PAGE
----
Adjudicating the Rwandan genocide
Political science professor reflects on Rwanda’s grand attempt at reconciliation following genocide
By Page Ivey, email@example.com, 803-777-3085
For roughly 100 days in 1994, as many as 800,000 Tutsi people were murdered by soldiers and members of the Hutu ethnic majority in the central African nation of Rwanda. The murders were carried out at the behest of extreme Hutu nationalists and were committed by more than a million ordinary citizens throughout the country.
The killing ended when the Tutsi-led Rwandese Patriotic Front took control of the country. But that led to the displacement of millions of Hutus, who became refugees.
Ten years later, a second crisis developed when tribunals set about putting on trial the million-plus people accused of participating in the genocide. Those trials, called “gacaca,” put communities in charge of hearing evidence and doling out justice to their neighbors.
“It was the most adjudicated conflict in recent history,” says Anu Chakravarty, assistant professor of political science at Carolina. “There was no wherewithal to try a million perpetrators through the regular court system. So they created 10,000 courts with community-elected panels of judges, who had a grade six or seven education.”
The trials themselves took nearly 10 years. There was little hard evidence and a single accusation could get someone convicted. Judges were often from the same ethnic group as those on trial.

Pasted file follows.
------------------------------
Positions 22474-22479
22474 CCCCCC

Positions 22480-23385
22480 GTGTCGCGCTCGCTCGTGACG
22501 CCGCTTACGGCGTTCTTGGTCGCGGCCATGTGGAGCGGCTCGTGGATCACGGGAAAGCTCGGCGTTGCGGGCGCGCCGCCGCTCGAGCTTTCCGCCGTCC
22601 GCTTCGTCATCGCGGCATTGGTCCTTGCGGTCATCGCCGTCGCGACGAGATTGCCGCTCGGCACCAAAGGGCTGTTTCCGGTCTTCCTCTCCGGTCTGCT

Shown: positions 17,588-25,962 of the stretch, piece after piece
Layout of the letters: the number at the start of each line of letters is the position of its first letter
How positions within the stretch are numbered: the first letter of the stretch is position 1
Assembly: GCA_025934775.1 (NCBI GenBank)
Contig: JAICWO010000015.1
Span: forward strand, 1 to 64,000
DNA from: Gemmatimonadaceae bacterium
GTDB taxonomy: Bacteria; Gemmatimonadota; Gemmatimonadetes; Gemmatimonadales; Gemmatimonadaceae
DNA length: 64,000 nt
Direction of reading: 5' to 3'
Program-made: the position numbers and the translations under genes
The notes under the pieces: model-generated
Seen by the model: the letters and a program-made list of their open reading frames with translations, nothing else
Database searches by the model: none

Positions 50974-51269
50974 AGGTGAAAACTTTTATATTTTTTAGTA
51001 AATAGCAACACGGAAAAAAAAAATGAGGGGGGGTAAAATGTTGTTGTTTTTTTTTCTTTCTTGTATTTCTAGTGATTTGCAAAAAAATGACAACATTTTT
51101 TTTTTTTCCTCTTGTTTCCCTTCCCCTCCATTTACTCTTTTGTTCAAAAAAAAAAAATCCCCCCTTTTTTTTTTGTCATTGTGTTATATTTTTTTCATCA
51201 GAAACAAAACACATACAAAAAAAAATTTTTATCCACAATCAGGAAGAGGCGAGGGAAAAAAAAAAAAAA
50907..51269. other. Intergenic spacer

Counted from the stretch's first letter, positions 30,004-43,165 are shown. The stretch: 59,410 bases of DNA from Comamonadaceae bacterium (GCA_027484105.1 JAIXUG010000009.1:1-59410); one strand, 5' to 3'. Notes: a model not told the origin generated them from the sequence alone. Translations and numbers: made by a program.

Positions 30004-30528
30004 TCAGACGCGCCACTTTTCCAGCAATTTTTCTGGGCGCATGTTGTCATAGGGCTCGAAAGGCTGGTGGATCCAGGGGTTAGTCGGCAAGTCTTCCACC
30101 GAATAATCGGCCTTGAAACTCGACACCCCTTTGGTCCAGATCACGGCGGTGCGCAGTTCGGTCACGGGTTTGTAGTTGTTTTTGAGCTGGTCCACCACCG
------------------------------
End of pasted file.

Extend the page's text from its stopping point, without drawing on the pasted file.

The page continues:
“Informants were telling on family members,” Chakravarty says. “The question I looked at was why were people participating in their own punishment?”
Chakravarty’s book, “Investing in Authoritarian Rule, Punishment and Patronage in Rwanda’s Gacaca Courts for Genocide Crimes” (2017) is an in-depth investigation of the courts’ legal operations and shows how incentives, like grants of clemency and opportunities for private gain or career advancement, drew people into the new regime that was dominated by the country’s minority population.
“My interest is in people — why and how they fight and how they reconcile,” Chakravarty says.
While projecting an image of justice, the courts revealed a sort of patronage-driven relationship, tying the interests of regular citizens to the ruling class, which could withdraw these benefits at any time.
“Rwanda presented this case of a political problem that was perpetrated at an intimate level,” Chakravarty says. “The challenge was to tie the empirical analysis to what were the implications for political life as a whole.”
The book took 10 years to research and write, including 18 months of fieldwork in Rwanda, living with families and interviewing people with local interpreters to gather data and personal stories.
“The challenge of the fieldwork was that people’s lives were on the line,” she says. “These were highly secretive, emotionally charged issues.”
She was there while the trials were still ongoing.
“This kind of work changes you, shakes you, traumatizes you, hearing these stories day in and day out,” she says. “But I matured as a political scientist doing this fieldwork.”
A native of India, Chakravarty earned her bachelor’s in political science from Presidency College, India, and her master’s from Jawaharlal Nehru University. She got a master’s and Ph.D. in government from Cornell University. It was there that she became interested in the Rwandan genocide.
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